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As the mother of a 6-year-old with eczema, life without the National Eczema Association is not a life I want to know.
NEA is ramping up its efforts at the state and federal levels to end step therapy, the health insurance protocol that requires patients to try and fail other medications before approving coverage for the treatment originally prescribed by their doctor. Want in on the action? All it takes is a quick phone call.
I want all the people living with eczema – along with their friends and family – to know that there is a light at the end of the tunnel. You just have to run towards it.
Stress-induced eczema and painful skin infections while attempting to keep my grades up drove me to my breaking point. But after changing my outlook on life, I persevered, and you can too.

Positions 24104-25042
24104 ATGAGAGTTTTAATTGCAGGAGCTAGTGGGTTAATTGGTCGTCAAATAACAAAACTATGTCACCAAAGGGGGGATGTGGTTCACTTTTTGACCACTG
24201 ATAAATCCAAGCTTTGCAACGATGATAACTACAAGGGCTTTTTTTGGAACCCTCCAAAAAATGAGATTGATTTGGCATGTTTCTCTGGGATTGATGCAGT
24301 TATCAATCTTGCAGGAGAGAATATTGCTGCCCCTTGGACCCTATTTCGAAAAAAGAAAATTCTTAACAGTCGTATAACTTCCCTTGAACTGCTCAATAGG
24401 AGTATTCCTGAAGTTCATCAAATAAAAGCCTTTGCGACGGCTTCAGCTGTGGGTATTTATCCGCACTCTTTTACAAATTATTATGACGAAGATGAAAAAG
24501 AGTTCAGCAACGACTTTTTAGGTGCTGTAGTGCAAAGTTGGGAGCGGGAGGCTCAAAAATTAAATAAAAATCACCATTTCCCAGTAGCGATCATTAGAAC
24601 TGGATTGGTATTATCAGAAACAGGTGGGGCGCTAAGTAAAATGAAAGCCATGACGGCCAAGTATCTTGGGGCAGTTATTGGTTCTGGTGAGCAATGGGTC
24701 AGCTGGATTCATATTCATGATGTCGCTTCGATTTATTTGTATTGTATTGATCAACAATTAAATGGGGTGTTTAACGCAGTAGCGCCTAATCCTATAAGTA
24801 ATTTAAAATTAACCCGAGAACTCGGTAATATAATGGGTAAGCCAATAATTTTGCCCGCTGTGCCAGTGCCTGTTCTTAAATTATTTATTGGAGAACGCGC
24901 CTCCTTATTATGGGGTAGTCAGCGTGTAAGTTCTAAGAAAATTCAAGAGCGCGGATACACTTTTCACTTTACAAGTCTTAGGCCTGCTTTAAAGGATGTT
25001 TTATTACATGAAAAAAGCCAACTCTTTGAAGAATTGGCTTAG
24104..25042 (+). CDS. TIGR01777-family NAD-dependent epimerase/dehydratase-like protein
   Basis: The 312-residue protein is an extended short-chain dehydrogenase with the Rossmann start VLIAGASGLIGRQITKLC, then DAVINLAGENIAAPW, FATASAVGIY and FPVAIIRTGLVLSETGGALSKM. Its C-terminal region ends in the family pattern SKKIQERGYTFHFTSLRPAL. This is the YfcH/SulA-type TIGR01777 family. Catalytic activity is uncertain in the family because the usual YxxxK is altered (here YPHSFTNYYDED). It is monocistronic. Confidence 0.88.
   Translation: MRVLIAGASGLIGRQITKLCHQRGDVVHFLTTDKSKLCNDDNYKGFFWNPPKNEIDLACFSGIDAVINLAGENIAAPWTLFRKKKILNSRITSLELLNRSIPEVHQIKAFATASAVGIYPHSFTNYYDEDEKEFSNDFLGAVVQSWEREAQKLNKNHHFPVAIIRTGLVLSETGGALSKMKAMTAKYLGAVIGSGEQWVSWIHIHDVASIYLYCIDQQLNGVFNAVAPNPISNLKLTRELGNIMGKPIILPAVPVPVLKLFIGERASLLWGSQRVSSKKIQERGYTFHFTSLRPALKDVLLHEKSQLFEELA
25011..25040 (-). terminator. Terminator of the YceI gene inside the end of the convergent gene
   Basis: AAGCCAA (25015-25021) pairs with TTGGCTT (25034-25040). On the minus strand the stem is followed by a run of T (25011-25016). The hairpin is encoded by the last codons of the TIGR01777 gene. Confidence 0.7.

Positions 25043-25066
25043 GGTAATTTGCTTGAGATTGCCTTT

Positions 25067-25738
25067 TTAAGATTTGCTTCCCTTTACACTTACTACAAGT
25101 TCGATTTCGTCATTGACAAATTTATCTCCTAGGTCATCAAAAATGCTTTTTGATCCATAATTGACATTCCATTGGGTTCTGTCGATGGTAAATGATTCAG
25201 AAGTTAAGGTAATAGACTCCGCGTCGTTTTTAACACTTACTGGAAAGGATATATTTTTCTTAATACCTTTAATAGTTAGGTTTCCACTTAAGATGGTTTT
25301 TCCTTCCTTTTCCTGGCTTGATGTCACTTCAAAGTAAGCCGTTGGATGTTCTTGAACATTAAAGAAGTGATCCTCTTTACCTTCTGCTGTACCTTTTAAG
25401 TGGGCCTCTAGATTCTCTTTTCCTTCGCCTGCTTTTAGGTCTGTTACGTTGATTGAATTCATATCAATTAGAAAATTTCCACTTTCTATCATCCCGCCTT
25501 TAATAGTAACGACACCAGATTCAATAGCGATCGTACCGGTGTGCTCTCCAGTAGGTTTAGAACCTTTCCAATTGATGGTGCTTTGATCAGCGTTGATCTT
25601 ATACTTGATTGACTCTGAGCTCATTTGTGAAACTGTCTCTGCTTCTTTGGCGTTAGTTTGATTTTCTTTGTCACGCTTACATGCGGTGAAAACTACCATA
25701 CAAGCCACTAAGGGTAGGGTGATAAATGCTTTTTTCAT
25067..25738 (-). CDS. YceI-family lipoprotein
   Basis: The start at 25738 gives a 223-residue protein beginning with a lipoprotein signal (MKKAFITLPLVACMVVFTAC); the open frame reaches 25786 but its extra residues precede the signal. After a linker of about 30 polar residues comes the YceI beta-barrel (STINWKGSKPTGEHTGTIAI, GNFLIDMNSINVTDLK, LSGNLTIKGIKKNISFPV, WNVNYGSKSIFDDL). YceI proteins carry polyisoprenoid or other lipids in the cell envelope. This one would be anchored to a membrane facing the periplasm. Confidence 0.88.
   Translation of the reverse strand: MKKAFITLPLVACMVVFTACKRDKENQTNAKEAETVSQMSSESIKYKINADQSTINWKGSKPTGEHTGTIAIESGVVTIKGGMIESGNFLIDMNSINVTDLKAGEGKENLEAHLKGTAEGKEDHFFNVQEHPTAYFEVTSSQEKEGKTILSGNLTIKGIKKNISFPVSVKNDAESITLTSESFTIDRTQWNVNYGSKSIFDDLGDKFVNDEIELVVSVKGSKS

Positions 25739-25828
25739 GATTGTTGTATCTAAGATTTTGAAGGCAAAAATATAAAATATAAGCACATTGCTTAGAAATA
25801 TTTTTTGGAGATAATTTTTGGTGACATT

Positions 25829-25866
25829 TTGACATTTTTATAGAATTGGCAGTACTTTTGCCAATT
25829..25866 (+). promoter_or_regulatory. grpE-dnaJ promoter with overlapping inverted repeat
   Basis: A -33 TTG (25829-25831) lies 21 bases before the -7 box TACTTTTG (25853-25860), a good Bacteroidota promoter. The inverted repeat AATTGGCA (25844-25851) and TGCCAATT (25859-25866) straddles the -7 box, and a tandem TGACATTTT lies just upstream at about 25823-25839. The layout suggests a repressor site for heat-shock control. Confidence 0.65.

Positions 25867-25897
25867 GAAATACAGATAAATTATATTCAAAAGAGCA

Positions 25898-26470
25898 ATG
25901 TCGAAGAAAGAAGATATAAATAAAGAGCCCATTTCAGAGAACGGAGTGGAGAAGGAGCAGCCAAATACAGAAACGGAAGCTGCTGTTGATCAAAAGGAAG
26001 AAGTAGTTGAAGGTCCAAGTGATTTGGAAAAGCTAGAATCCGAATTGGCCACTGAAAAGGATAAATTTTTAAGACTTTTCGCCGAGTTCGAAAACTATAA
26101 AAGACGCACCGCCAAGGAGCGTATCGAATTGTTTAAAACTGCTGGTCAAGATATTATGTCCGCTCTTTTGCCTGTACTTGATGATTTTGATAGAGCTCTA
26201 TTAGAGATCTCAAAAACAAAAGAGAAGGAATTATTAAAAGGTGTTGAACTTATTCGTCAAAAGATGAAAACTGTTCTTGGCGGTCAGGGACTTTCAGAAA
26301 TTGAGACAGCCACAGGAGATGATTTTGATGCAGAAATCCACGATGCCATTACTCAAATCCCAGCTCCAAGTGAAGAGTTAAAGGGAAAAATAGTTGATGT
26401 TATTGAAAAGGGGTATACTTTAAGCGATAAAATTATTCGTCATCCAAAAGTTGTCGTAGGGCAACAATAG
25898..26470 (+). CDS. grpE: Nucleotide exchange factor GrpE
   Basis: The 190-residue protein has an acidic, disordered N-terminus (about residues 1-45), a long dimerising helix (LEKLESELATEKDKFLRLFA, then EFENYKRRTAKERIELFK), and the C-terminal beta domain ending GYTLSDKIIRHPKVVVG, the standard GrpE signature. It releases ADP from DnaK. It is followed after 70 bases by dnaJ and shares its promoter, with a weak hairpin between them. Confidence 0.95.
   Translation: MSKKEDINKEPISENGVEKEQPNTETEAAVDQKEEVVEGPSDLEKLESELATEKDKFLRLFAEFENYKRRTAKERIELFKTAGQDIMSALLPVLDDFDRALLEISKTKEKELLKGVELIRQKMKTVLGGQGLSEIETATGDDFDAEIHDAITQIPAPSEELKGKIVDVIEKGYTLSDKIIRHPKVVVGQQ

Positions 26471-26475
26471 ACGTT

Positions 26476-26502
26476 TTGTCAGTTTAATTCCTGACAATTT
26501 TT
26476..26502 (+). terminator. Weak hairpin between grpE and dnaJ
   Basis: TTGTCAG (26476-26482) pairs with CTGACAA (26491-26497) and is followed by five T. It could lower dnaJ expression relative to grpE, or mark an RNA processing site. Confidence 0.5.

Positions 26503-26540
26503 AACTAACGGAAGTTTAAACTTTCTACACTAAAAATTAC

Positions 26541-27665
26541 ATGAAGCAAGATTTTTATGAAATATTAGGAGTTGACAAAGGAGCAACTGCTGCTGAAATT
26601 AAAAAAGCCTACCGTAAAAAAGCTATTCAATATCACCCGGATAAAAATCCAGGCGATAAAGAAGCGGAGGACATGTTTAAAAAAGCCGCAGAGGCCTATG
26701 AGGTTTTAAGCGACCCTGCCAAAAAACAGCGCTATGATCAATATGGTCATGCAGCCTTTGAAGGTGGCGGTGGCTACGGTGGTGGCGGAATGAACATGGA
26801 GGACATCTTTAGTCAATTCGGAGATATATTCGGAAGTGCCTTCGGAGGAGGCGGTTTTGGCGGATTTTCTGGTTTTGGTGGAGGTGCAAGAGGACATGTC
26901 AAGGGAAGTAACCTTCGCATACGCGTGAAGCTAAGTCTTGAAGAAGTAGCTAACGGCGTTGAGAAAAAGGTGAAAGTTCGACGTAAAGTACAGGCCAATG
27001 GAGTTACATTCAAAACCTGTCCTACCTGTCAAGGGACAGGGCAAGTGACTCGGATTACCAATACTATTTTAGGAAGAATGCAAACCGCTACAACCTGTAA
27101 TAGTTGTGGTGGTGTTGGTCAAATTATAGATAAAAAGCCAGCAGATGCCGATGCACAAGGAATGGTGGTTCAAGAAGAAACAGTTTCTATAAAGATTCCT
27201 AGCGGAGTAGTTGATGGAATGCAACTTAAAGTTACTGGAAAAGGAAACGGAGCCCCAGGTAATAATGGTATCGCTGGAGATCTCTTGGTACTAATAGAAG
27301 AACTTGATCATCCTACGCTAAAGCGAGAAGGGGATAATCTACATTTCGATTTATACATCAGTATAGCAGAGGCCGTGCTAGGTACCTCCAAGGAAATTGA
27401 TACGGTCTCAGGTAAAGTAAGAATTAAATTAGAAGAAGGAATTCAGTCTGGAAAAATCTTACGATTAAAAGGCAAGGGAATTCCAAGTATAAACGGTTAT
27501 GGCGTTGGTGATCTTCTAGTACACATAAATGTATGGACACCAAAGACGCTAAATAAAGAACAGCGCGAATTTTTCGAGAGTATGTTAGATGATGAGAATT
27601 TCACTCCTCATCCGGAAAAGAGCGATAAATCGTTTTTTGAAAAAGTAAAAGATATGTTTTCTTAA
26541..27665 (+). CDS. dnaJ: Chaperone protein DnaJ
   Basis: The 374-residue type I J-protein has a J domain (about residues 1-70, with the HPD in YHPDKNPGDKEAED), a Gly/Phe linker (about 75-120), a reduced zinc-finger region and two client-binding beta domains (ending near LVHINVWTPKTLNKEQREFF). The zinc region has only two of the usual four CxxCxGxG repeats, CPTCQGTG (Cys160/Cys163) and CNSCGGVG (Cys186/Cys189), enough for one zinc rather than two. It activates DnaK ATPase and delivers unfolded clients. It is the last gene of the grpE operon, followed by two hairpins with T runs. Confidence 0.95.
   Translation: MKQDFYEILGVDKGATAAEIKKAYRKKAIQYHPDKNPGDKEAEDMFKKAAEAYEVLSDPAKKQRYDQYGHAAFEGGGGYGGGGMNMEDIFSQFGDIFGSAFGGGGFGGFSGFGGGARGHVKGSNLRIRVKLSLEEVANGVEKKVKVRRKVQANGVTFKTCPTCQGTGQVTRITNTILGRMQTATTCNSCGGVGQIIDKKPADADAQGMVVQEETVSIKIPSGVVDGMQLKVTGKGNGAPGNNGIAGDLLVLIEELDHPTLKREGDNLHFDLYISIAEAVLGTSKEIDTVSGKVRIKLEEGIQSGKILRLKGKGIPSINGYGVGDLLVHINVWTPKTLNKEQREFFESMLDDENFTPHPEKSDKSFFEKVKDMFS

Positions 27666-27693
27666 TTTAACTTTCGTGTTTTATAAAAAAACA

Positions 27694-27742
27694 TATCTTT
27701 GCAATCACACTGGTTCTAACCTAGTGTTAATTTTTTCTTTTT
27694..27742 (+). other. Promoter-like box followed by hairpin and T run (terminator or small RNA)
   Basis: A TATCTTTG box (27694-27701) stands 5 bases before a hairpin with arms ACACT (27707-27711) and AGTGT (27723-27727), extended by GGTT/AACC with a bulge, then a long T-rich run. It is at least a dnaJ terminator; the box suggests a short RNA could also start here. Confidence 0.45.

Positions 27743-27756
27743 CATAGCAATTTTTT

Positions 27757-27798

A cross-country move for work left me feeling alone in an unfamiliar place. So, I reached out to local eczema warriors for help. That’s when I realized home isn’t necessarily a place you live but the feeling you get when you’ve found your people.
After hitting rock bottom from steroid addiction, Suneil Doug, a fitness instructor living in the U.K., found a new outlook on life.
NEA has come a long way since its inception in 1988, thanks to three dedicated people in Portland, Oregon, who watched their small grassroots nonprofit evolve into the global eczema community it is today.
Andrea Goetz sums up what eczema warriors battle with every day in her witty, heartfelt poem.
Eczema warrior Kuniko Nakamura shares her journey through yoga, mindfulness awareness practice and meditation.
With her eczema under control, 9-year-old Ella Gradowski is off to the races in her NEA-themed Mini-Wedge race car.